My qualifications as a dementia recreation specialist come from over twenty-six years of care-ing for individuals with dementia. I started as a nurse’s aide in 1972, continued as a volunteer when my children were very young and then had the life-changing transition from professional caregiver to family caregiver of my father-in-law with Alzheimer’s disease. My ability to provide nursing assistance was very useful as a live-in caregiver, but our inability to provide him with better quality of life was devastating. After his death, I took on a job as activities assistant at the Adult Day Care Dad had attended briefly. I learned how to couple my intuitive care instincts with my creativity to provide therapeutic recreation to individuals with a wide range of experience. I became a good activities assistant whose best skill was with individuals with dementia. Coupling my Winter Growth training with certification as an Activities Director led me into LTC and then private consulting and recreation provision.
Although I consider myself a Recreation Therapist, my certification is not of the CTRS variety. That would have called for a second Bachelor’s much later in life. The advantage to being a Certified Activities Director is that my recreation training is elder-focused. The rub is that though I feel very much like a recreation therapist, I’m not officially certified as one. So what to call myself?
My first role as a Memory Unit Birthing partner has given me a new label. I sent off my full recreation recommendations to Weinberg Village, the soon-to-be parents of a memory unit. My joy in preparing it was a great counter-balance to my research as a Doctoral Candidate. As a part of the consulting team, my role was non-medical and centered on therapeutic provision of physical, emotional and individualized choice in, middle and late stages of the disease.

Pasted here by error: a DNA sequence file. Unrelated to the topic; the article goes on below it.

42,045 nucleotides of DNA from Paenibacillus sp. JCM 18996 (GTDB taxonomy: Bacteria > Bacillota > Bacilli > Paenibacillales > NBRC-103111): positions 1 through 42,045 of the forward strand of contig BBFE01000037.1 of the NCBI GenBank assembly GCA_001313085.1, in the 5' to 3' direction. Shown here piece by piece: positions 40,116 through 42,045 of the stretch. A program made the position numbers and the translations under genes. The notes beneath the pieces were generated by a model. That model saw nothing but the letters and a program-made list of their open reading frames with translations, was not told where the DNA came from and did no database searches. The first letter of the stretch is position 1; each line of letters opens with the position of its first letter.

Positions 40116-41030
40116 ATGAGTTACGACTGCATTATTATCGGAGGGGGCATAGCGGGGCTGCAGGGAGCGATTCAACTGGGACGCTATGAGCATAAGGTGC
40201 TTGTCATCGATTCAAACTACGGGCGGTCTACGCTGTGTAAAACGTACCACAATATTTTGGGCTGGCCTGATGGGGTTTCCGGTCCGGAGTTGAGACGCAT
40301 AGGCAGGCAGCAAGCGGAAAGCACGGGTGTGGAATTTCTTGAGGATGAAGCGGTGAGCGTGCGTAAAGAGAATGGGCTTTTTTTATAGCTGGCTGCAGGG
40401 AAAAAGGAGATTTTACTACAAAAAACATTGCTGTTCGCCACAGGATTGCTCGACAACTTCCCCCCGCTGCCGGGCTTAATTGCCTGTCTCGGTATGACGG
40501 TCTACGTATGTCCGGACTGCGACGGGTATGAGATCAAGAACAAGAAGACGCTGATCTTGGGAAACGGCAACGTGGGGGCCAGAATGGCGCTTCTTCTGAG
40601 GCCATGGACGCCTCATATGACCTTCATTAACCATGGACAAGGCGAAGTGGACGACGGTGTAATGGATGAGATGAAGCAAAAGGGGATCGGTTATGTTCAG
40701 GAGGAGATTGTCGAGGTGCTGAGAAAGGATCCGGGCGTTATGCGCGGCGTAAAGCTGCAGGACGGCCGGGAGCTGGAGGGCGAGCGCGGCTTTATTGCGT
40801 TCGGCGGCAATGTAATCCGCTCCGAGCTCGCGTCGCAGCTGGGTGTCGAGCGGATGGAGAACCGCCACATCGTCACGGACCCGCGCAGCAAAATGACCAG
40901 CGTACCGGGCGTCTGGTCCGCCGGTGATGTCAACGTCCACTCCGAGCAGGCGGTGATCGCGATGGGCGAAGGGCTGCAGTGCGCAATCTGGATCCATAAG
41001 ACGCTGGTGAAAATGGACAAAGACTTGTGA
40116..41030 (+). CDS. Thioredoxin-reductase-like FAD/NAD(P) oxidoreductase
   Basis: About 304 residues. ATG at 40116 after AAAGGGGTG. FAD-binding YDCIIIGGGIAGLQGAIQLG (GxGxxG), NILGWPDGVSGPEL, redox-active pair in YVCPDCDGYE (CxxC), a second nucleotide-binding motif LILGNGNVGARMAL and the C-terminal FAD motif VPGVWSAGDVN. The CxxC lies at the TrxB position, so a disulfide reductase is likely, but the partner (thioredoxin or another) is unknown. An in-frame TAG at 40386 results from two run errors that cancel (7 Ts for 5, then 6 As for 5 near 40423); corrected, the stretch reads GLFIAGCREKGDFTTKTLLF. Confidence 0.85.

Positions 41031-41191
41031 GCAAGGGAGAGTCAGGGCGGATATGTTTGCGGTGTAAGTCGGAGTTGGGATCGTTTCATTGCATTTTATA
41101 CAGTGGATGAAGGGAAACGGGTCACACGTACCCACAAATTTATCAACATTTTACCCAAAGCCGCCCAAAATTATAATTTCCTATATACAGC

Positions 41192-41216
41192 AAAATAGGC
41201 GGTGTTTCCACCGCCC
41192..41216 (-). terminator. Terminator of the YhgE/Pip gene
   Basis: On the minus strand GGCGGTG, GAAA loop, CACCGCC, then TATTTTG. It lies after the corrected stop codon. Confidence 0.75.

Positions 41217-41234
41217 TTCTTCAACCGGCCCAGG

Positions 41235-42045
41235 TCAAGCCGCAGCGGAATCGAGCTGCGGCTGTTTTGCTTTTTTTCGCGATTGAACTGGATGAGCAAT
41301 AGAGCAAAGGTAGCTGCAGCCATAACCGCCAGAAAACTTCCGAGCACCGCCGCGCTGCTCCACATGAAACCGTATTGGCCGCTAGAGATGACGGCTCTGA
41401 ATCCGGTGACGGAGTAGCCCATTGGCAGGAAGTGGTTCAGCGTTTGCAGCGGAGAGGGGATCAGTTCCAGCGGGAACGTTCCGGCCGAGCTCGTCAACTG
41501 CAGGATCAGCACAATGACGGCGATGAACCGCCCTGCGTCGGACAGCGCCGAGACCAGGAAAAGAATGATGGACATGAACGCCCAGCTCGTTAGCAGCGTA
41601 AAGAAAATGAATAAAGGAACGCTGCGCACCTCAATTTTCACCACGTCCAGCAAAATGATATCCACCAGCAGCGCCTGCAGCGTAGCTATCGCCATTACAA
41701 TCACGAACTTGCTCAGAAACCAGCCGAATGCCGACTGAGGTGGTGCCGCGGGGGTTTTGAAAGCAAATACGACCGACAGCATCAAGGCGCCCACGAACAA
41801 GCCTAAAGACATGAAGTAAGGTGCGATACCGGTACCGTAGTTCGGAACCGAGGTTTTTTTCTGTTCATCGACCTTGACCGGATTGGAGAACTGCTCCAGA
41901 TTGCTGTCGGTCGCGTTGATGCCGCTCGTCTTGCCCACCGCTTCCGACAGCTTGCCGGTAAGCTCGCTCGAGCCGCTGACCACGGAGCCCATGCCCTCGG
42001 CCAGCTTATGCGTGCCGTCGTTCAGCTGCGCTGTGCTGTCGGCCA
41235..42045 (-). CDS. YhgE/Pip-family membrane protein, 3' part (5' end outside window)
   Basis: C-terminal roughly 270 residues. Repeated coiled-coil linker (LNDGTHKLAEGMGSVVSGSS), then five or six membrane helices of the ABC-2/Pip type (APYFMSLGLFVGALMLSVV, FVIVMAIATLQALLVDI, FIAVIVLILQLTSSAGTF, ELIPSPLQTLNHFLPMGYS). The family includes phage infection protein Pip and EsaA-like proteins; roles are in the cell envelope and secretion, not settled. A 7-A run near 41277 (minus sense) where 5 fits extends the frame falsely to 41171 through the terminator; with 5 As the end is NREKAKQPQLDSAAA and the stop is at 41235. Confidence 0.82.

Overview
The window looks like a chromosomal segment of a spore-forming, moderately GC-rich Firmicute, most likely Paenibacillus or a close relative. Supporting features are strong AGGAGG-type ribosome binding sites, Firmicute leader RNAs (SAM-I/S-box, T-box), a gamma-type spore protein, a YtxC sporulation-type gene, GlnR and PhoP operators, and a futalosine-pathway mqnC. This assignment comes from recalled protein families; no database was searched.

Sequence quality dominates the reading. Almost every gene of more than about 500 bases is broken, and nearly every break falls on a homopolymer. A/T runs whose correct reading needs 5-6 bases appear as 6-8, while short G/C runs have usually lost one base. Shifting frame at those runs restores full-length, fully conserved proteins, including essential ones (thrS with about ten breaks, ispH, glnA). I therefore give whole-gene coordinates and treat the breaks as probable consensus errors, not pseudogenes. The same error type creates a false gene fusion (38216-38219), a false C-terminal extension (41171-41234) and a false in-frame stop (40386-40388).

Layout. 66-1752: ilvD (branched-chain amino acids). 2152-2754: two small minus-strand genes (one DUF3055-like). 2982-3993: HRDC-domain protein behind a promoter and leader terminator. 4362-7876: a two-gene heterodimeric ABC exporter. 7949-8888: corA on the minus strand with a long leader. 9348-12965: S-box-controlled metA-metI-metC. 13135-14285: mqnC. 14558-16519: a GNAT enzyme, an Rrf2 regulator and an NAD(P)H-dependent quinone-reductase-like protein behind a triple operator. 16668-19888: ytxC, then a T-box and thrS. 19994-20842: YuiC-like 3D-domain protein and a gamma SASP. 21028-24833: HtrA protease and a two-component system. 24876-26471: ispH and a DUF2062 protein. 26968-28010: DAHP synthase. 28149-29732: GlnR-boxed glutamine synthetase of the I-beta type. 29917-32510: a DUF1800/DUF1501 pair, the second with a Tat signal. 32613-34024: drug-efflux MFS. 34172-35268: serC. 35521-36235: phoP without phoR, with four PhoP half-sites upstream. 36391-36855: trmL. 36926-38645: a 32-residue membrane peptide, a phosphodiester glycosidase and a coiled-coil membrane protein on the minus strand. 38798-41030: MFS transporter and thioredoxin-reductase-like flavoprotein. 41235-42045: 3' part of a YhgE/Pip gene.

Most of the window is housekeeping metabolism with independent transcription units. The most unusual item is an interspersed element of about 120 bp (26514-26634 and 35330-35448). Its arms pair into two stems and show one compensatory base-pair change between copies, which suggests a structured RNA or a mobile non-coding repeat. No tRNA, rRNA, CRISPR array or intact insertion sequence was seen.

This mirrors Wikipedia’s definition of a doula. Historically a doula is an experienced mother who assists new mothers. The doula title works well with experienced Alzheimer’s caregivers who assist new caregivers. The doula definition works as a member of a team whose goals are very consistent with those of a dementia special care recreation therapist.
The Doulas of North America give a description of the duties of a doula that was easily adapted to include dementia recreation specialists.
A Dementia Doula:
o Recognizes dementia as a life experience that the family will remember after their loved one is gone
o Understands the progression of dementia(s) and the emotional needs
o Assists the individual and their family in preparing for and carrying out their plans for life and death
o Stays by the side of the individual throughout the course of their dementia
o Provides emotional support, physical comfort measures, an objective viewpoint and assistance to traverse the changes brought by the disease
o Facilitates communication between the individual with dementia, their peers, their family and professional caregivers
o Perceives her/his role as one who nurtures and protects the individual with dementia’s memory
The dementia doula recognizes the life in the experience of the individual with dementia. The doula captures what memories, plans, and preferences remain despite the disease’s damage. Side by side and hand in hand, the Dementia Doula brings the insight and energy to the often tumultuous aspects of caregiving. As a non-medical member of the team, she/he offers the multi-sensory therapeutic support that facilitates communication with the entire care team: Individual, family and caregivers. The unique contribution of a recreation provider facilitates the nurturance and protection of the individual’s identity and memory.
Weinberg Village is an assisted living facility whose commitment to care conceived the idea of a specialized memory unit to assist their residents progressing through the middle stages of dementia. Their birthing plan may or may not include all of my recreational recommendations, but the invitation to serve as a doula has been an honor and a privilege. I was given the gift of practicing my skills, envisioning the ideal environment for individual quality of life, and translating recreation and dementia care research into practice.
L’Chaim and its experience with dementia.